Our October Bookstore of the Month is a special one, because it’s a bookstore that will only exist in the world for one day. The Short Run Comix & Arts Festival will take place this year on October 31st at Fisher Pavilion in the Seattle Center, and for that one day, it will be the largest bookseller of independent literature, zines, and comics in the Seattle area. Every week this month, we’ll highlight a different Short Run exhibitor, to give you a better idea of the scope and breadth of the festival.
Casandra Lopez moved to Seattle two years ago to work at North Seattle College. To hear her describe it, the literary journal she founded with friends, As/Us, practically burst into the world, from conception to submissions to reality in a matter of months. The magazine is geared toward “more lyricism in the prose” than other literary magazines, she says, and on the website, they’re running more elaborate pieces — full-color art, say, or dance interpretations of poems — that expand on the print magazine experience.
The idea of As/Us keeps getting more expansive. “Originally, we created it to publish the works of women of color,” Lopez tells me. “We still do that, but we also collaborate and highlight other underrepresented writers” like incarcerated writers, a queer issue, and an issue spotlighting native youth writers. Lopez will be selling four recent issues of As/Us at her Short Run booth, alongside her chapbook Where Bullet Breaks. (You can read the title poem from that collection at Hobart.)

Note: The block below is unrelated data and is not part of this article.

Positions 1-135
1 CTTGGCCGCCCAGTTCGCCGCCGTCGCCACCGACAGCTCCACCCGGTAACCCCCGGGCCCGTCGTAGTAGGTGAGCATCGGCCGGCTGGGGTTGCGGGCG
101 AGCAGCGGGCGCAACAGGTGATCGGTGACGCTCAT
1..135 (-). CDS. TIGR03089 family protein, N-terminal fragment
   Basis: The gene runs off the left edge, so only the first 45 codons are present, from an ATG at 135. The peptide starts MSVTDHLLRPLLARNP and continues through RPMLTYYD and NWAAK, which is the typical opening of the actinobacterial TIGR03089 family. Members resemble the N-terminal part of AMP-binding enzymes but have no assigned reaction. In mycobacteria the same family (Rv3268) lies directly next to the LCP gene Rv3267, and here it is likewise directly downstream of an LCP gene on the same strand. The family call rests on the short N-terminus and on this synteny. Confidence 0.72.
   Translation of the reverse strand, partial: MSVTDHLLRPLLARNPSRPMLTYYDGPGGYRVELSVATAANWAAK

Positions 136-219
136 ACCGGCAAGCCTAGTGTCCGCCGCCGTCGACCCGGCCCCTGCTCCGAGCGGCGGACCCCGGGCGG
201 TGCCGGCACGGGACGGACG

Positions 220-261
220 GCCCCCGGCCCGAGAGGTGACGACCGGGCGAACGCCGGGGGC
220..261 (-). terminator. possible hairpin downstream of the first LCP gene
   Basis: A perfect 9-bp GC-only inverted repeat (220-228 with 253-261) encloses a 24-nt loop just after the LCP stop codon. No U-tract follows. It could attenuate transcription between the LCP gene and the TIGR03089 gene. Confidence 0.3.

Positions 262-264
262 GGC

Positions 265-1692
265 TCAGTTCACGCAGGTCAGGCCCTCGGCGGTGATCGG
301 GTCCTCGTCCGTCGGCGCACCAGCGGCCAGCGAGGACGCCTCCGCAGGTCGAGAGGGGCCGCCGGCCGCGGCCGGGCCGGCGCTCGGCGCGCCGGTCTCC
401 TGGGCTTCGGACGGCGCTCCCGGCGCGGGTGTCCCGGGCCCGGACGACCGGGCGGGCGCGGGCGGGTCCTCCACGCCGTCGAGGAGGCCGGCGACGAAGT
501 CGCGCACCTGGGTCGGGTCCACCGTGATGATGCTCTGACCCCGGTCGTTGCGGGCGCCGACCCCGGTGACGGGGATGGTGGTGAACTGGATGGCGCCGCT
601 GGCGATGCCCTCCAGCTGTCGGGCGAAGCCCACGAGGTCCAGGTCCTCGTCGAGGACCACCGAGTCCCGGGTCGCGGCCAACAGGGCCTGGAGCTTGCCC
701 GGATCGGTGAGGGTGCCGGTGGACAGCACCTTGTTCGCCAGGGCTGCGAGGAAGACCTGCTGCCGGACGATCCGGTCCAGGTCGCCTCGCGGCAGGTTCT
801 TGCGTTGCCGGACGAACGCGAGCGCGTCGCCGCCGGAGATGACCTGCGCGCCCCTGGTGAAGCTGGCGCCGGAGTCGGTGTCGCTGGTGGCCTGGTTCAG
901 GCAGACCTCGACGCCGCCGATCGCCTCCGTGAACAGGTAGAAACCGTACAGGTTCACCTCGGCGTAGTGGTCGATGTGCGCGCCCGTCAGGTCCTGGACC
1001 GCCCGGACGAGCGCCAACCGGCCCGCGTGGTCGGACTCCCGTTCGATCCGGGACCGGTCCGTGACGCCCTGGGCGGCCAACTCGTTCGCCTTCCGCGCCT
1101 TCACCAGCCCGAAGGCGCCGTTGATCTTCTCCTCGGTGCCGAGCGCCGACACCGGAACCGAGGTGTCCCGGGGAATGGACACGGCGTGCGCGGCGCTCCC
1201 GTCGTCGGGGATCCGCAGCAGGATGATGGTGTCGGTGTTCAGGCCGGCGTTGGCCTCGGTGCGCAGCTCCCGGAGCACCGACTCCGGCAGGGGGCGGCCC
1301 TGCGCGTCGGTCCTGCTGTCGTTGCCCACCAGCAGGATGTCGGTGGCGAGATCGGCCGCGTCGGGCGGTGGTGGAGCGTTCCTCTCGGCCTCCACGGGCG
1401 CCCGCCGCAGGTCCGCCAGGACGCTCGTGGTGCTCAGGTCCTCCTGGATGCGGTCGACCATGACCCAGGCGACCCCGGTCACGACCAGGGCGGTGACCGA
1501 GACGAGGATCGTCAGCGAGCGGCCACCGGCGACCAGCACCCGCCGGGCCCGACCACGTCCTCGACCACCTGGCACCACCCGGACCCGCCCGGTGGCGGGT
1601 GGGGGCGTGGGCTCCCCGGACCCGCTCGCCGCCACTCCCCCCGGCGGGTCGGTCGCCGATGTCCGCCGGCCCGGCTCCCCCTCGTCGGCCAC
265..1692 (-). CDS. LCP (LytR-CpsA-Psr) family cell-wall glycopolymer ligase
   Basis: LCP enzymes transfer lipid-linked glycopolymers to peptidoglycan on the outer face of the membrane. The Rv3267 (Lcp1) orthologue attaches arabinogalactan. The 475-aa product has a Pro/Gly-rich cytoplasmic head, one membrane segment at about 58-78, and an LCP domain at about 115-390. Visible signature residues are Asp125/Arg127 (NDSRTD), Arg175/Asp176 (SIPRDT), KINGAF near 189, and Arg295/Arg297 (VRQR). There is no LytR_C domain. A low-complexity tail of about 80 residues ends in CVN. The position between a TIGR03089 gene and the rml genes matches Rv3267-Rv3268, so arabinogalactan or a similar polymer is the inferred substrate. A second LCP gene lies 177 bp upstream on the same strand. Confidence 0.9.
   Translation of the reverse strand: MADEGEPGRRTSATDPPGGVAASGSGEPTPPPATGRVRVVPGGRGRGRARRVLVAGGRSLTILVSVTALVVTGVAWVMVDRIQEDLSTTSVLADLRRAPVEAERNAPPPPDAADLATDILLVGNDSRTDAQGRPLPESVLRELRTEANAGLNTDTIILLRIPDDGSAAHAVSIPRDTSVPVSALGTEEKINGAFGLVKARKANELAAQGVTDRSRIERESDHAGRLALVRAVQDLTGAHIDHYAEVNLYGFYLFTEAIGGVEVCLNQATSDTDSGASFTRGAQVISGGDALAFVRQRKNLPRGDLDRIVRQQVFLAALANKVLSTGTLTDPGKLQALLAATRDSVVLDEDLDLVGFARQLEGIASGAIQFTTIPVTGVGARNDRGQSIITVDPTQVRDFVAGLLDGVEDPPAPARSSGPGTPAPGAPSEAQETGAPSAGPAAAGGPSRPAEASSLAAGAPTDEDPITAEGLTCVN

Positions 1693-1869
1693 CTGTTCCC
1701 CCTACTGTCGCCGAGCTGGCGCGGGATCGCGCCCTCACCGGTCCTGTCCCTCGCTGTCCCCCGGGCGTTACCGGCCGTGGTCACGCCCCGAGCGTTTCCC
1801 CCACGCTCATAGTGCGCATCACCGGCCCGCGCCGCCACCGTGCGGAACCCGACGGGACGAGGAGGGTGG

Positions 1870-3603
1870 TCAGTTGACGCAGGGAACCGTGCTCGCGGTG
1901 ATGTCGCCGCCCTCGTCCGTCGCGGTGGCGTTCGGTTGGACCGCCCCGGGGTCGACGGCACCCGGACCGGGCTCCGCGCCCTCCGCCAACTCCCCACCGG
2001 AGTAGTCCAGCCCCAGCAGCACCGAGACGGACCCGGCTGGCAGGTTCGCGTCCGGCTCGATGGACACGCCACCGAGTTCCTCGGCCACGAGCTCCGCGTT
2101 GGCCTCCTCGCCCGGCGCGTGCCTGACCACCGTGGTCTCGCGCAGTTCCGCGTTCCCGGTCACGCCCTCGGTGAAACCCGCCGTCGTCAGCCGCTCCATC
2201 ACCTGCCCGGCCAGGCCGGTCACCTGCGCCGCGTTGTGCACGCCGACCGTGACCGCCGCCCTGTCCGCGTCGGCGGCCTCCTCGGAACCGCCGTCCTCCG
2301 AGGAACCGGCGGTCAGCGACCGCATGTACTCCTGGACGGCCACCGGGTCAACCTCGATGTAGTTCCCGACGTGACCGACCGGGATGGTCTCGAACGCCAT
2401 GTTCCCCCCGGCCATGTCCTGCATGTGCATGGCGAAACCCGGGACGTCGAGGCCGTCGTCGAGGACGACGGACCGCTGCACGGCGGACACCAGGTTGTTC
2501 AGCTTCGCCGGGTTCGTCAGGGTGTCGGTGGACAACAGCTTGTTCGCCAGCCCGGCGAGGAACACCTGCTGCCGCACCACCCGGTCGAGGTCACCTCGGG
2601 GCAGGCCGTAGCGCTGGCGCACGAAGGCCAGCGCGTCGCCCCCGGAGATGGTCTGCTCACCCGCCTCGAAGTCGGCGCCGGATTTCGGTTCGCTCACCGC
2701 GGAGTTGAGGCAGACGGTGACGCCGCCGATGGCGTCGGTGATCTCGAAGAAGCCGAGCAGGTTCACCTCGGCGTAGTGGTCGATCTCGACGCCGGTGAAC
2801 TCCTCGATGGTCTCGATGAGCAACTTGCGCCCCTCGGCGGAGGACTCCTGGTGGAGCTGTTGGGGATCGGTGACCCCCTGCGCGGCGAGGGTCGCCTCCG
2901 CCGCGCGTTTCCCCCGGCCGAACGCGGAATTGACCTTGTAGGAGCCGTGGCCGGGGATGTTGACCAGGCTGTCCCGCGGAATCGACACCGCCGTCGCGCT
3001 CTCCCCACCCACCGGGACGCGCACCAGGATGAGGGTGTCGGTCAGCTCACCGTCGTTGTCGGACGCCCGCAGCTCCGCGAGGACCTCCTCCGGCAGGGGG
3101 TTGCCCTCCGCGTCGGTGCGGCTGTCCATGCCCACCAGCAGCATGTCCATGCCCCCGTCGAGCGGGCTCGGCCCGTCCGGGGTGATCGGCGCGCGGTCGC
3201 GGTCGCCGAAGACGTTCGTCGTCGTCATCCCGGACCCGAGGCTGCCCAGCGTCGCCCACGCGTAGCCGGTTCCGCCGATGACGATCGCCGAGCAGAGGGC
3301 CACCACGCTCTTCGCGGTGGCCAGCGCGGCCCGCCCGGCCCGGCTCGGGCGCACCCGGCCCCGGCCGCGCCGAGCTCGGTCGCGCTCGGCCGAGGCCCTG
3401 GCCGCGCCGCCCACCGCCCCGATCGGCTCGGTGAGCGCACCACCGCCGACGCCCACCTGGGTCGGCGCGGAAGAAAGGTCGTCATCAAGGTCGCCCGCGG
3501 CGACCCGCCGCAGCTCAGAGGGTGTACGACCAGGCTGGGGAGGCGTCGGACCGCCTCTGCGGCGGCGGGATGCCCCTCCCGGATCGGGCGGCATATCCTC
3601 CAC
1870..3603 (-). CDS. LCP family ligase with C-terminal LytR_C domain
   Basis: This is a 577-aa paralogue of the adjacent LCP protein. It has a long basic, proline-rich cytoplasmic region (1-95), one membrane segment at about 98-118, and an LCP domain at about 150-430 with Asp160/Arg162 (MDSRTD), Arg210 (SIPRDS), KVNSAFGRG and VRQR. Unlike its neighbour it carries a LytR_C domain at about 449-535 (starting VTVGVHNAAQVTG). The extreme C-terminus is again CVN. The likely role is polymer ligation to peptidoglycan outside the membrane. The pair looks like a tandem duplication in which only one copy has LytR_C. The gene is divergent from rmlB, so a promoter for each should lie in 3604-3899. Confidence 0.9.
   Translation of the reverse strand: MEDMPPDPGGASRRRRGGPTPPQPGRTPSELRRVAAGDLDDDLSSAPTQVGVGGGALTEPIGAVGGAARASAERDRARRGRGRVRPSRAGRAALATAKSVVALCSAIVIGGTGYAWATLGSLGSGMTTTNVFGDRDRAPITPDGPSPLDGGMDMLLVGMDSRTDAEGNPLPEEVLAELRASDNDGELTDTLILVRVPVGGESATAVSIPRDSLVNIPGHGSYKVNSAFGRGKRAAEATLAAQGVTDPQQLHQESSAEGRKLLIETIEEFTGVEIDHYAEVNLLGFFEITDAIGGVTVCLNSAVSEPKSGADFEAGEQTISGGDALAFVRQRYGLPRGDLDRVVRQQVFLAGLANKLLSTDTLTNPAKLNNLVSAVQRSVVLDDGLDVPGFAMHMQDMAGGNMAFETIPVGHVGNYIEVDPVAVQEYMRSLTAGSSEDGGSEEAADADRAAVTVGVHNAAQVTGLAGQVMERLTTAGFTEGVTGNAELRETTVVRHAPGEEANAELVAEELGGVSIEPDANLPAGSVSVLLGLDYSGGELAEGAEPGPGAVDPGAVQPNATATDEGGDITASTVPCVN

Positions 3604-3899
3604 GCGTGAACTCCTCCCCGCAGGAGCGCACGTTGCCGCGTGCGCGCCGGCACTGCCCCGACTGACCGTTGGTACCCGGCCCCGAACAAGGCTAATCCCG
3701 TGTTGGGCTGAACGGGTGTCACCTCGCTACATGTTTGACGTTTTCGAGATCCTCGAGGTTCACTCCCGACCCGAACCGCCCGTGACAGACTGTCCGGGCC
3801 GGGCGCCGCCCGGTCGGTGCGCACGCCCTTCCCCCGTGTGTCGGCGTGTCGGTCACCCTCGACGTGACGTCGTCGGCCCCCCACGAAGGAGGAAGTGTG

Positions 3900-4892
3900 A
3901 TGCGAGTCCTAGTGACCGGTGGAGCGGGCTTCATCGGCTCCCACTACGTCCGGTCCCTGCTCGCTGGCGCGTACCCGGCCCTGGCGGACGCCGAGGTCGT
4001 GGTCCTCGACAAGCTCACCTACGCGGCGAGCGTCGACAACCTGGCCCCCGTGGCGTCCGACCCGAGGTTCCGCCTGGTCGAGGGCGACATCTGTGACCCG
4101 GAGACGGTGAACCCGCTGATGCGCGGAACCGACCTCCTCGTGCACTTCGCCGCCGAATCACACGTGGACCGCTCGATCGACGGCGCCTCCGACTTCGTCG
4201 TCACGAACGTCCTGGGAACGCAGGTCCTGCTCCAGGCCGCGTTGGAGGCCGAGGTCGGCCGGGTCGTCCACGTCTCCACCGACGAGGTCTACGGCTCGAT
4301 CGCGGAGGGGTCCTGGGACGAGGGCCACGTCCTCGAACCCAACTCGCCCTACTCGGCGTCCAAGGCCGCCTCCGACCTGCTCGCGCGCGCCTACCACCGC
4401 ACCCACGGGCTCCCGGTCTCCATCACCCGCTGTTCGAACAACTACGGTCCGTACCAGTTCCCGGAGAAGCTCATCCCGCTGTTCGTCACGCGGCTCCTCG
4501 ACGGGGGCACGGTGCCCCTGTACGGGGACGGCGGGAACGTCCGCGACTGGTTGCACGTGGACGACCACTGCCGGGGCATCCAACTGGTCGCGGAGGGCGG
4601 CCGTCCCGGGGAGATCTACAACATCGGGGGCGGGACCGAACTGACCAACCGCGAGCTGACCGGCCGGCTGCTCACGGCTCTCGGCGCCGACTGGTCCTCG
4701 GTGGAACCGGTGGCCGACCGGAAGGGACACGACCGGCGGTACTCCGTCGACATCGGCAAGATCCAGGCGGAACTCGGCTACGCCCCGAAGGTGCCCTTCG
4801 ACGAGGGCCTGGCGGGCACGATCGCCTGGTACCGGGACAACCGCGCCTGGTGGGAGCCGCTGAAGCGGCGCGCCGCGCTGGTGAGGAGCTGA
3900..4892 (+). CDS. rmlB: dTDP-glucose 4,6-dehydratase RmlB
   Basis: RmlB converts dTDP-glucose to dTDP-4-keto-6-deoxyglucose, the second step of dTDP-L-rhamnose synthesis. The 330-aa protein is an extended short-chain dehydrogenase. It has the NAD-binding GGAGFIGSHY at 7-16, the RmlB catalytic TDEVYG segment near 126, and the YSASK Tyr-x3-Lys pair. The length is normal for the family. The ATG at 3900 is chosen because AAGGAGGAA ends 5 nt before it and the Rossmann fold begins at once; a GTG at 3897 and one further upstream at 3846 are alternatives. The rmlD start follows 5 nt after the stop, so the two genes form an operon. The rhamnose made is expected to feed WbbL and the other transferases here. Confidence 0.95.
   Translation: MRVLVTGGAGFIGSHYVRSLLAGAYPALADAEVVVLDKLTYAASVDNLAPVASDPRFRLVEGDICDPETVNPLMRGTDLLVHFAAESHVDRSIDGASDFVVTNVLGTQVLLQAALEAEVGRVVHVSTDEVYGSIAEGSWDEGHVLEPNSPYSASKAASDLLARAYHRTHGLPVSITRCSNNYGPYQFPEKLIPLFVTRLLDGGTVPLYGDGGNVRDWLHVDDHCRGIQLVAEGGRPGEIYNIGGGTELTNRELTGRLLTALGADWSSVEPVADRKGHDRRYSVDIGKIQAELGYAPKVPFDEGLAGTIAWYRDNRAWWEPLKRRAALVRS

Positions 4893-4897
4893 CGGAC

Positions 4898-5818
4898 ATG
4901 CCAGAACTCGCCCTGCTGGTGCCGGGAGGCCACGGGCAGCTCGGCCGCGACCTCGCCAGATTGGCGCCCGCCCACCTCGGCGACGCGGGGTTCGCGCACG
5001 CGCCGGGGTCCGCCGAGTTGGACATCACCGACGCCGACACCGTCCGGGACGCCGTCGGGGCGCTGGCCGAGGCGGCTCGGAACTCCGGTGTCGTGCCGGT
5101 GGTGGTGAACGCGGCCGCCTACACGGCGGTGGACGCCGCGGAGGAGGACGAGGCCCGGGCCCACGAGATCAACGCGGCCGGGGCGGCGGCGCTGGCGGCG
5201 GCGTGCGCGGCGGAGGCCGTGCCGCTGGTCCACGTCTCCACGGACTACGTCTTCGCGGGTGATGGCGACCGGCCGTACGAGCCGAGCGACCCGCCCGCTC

Lopez was introduced to Short Run last year by local writer Elissa Washuta, who As/Us will be sharing a table with this year. Lopez admits that she didn’t know anything about Short Run before exhibiting last year, but all it took was one show to make her a believer: “I just thought that everybody there was really supportive of independent presses,” she says. They were “supportive as in purchasing copies, but also wanting to know about our magazine and what we do. It was a really positive community.”
The support Lopez received last year at Short Run was so overwhelming that she barely managed to break away from the As/Us table to walk the floor. She managed one quick spin around the exhibitor tables, buying a few zines and a print by Sarah Rosenblatt. For her, that’s the one happy problem of Short Run: there’s so much there, it’s impossible for a hardworking vendor to experience the show. This year, “I’m hoping that before it gets a little hectic I’ll have a chance to go around to look at what’s available,” she says.